Nearly one million people will be referred for singing or art activities by doctors under a £5 million plan to roll out social prescribing across the UK.
Health secretary Matt Hancock has launched a Social Prescribing Academy to help healthcare professionals prescribe arts, sport and leisure activities on the NHS as easily as they do medical care.
It is hoped that an increase in social prescribing will help tackle loneliness, mental health issues and other long-term conditions.
The announcement comes as social prescription schemes rise in popularity in the UK. The NHS has committed to referring at least 900,000 people to social prescribing within five years, and to put 1,000 ‘link workers’ dedicated to social prescribing in GP surgeries by 2020/21.
Hancock, a former culture secretary, described social prescribing as a “huge part” of a guiding principle that “prevention is better than the cure”.
“There are thousands of people up and down the country right now who are already benefitting from activities such as reading circles, choirs and walking football.
“The academy will act as a catalyst to bring together the excellent work already being done across the NHS and beyond, building on our NHS Long Term Plan’s ambition to get 2.5 million more people benefitting from personalised care within the next five years,” Hancock said.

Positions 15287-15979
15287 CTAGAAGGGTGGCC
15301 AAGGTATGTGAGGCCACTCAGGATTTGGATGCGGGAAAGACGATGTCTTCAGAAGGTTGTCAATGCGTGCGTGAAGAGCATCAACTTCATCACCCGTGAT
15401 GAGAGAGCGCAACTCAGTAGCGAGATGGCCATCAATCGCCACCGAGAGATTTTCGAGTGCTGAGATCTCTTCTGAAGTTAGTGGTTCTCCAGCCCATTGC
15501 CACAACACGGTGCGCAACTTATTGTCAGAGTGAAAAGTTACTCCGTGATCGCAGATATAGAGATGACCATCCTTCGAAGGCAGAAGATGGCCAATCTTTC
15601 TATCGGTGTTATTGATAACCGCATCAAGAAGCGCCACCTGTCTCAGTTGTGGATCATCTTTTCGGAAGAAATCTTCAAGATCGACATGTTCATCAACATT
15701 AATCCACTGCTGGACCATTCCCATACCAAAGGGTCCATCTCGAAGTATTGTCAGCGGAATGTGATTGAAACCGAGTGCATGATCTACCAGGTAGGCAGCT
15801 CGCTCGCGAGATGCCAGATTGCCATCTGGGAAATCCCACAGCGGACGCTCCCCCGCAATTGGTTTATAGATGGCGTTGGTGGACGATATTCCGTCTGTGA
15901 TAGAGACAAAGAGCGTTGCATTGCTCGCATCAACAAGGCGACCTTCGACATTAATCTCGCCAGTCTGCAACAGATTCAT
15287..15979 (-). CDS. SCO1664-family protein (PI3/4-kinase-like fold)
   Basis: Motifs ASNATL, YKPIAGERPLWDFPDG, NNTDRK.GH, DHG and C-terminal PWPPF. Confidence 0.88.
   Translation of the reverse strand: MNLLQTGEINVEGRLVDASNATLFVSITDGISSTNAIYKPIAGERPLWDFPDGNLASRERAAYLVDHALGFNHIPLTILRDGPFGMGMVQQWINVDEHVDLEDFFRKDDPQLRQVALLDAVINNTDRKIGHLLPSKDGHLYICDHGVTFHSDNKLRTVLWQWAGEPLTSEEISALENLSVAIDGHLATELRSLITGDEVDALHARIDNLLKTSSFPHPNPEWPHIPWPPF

First mooted by Hancock last year, the academy will ensure the range and quality of prescribing available to patients is standardised across the country, and will work to build up the evidence base around its benefits.
GPs and other primary care professionals will be able to receive training around alternative methods of care, and the academy will provide a place to partners from across sectors, including the arts, to “maximise the role of social prescribing”.
The academy will be led by Helen Stokes-Lampard, the ongoing chair of the Royal College of General Practitioners.
Arts Council England is contributing £125,000 per year for the first two years, as a partner of the project.
Its chief executive Darren Henley said: “Arts and cultural engagement, and being creative more generally, can positively impact your well-being – whether it’s the enjoyment of seeing a performance, the confidence that comes from singing or dancing, or as an antidote to isolation by connecting with others.
“There’s also a strong and ever-growing body of evidence showing the significant benefits that arts-based activity can have on specific health conditions; both mental and physical.”